Here are some facts about Mount Vesuvius:
- Mount Vesuvius is one of the most well known volcanoes in the world. It is located in Italy, on the Gulf of Naples, about 9 miles from the city of Naples.
- Mount Vesuvius is about 4,190 feet high and measures about 30 miles around its base. Geologists estimate it to be about 17,000 years old.
- Vesuvius is the only volcano on the European mainland that has erupted during the last century and is still active. It has erupted over 50 times during the last 2,000 years.
- The last eruption occurred in 1944, during the height of the Second World War, destroying US bomber planes stationed a few kilometres away. A long period of calm usually means an eruption may happen soon.
- Over 3 million people live in the immediate area of Mt Vesuvius. More people live dangerously close to it than to any other volcano anywhere in the world.
- The most famous eruption happened in 79 AD. Mount Vesuvius erupted continuously for almost a day, killing thousands of people and completely burying the nearby city of Pompeii. The town of Herculaneum was also buried.
- Archaeologists have found many well preserved items in and around Pompeii over the years. They include heating stoves, eye patches, cooking utensils and goblets, as well as the remains of dogs and cats.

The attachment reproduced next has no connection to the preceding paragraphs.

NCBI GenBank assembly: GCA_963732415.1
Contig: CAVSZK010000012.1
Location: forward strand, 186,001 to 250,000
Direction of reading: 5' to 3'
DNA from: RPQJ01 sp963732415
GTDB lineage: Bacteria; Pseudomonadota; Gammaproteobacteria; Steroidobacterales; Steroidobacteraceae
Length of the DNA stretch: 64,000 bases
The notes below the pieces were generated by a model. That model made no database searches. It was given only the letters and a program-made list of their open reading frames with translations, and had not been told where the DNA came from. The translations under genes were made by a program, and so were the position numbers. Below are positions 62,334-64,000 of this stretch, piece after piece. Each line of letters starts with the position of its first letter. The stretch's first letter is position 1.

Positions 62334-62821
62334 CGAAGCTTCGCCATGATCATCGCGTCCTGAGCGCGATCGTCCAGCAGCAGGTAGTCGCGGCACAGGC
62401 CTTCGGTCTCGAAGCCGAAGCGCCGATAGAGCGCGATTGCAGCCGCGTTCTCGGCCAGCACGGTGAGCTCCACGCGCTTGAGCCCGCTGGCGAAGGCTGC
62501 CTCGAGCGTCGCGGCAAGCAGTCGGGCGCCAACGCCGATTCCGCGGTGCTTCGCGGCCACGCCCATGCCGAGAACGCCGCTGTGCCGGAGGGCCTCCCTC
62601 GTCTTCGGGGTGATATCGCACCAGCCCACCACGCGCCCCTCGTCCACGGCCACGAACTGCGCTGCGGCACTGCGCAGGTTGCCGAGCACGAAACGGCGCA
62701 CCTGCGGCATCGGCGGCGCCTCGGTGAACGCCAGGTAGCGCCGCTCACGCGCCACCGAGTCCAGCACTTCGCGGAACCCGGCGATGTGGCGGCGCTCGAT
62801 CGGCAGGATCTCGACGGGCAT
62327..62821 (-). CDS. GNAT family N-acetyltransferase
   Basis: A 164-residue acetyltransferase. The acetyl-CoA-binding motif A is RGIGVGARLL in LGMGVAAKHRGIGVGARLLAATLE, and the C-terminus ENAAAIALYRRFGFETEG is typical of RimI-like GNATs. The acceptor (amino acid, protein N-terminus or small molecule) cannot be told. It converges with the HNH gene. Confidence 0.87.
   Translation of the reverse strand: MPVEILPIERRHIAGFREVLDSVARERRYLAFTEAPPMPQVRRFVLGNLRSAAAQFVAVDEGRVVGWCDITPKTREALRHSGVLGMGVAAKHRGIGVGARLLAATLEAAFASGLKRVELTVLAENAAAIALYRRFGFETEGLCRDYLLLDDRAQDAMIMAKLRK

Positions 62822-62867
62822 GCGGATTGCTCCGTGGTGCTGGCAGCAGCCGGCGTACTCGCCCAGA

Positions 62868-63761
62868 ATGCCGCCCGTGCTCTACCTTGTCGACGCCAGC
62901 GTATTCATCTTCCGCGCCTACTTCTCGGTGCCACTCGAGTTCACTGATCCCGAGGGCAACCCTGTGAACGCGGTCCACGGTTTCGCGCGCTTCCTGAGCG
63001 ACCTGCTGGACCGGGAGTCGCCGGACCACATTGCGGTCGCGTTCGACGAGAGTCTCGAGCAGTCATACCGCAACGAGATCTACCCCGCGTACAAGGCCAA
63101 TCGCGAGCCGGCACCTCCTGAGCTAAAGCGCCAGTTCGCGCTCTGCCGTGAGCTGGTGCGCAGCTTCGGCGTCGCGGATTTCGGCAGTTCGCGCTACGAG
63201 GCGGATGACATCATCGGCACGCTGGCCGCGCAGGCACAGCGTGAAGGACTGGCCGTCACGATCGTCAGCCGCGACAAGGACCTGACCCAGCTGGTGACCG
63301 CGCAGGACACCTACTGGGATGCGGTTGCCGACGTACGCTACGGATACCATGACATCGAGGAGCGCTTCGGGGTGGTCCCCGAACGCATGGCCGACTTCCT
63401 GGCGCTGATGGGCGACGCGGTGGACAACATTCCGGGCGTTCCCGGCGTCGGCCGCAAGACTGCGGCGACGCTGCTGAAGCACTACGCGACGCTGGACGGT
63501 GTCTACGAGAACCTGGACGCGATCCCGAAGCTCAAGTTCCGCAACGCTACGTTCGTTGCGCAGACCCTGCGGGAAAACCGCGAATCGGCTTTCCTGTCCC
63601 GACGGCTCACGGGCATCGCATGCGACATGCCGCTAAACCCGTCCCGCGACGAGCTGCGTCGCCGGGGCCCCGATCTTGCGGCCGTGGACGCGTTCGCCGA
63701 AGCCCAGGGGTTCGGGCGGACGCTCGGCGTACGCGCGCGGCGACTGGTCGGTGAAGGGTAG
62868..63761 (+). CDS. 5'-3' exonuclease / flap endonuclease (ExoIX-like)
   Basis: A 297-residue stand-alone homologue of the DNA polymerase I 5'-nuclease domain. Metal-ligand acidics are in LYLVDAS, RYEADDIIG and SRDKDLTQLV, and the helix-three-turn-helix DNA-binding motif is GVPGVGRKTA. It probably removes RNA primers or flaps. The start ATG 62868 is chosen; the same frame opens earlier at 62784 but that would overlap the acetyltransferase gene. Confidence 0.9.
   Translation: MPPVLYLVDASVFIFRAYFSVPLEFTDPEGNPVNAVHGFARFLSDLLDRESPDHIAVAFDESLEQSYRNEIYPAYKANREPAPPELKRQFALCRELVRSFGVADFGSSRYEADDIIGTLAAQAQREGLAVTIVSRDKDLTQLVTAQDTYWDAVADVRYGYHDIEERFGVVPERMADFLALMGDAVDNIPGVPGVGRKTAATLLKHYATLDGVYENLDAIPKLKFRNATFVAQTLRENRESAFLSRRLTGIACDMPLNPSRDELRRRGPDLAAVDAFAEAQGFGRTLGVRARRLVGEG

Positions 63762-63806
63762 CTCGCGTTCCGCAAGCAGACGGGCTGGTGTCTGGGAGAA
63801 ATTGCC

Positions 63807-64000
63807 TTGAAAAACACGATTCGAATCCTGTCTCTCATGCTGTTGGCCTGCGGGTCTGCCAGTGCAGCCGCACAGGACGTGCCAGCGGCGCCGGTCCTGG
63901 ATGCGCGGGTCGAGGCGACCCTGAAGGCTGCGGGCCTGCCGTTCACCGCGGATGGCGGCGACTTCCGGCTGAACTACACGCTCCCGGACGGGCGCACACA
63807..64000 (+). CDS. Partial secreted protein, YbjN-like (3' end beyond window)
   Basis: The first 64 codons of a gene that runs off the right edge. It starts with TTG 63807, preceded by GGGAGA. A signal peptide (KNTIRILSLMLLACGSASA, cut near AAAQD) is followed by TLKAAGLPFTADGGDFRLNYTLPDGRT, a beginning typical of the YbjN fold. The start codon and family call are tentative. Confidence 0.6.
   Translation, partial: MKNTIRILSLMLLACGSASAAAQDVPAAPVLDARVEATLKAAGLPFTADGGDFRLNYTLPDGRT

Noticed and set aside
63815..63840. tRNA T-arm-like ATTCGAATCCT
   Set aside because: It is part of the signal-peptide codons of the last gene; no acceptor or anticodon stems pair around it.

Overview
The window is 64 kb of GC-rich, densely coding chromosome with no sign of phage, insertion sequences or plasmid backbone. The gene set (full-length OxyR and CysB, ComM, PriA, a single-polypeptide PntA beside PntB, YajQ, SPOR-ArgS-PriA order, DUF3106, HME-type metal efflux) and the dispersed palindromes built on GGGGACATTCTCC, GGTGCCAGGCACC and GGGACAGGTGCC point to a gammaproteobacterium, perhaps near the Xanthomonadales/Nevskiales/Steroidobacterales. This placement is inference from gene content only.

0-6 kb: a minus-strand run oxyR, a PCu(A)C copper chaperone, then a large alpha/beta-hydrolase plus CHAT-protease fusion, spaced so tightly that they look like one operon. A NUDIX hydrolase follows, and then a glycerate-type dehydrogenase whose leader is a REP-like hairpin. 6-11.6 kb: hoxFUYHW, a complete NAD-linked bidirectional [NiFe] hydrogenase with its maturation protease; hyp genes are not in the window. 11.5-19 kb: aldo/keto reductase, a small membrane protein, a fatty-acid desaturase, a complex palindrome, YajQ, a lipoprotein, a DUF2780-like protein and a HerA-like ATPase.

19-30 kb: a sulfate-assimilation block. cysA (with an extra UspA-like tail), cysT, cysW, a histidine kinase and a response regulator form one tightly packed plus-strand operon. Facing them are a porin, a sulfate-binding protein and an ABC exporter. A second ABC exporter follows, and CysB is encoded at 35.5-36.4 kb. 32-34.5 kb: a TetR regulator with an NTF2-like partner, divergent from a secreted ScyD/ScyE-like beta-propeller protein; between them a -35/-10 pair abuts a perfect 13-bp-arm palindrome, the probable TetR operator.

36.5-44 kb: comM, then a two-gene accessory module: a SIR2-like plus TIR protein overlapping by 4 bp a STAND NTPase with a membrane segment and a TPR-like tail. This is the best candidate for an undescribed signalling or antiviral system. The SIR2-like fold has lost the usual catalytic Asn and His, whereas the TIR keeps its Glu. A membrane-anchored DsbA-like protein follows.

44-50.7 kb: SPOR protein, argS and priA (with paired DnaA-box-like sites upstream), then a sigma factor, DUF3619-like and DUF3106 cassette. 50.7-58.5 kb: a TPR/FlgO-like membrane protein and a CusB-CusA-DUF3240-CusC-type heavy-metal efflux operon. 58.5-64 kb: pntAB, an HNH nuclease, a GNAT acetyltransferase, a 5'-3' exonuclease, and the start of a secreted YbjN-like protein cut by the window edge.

- When the volcano erupted, most people fled to where they felt safe, although they were actually running towards the volcano. The only surviving account of the eruptions are two letters written by Pliny the Younger, a local writer.
- The volcano was made a National Park in 1995. Visitors can climb the mountain and walk to within 200 yards of the summit, where sulfuric smoke can be seen coming out of the crater.
- Mount Vesuvius is actually a volcano within a volcano and is known as a stratovolcano because of its conical shape. The two
distinct cones are separated by a 3 mile long valley.
What next? Discover more volcano facts or take a look at our resources page on the topic of mountains.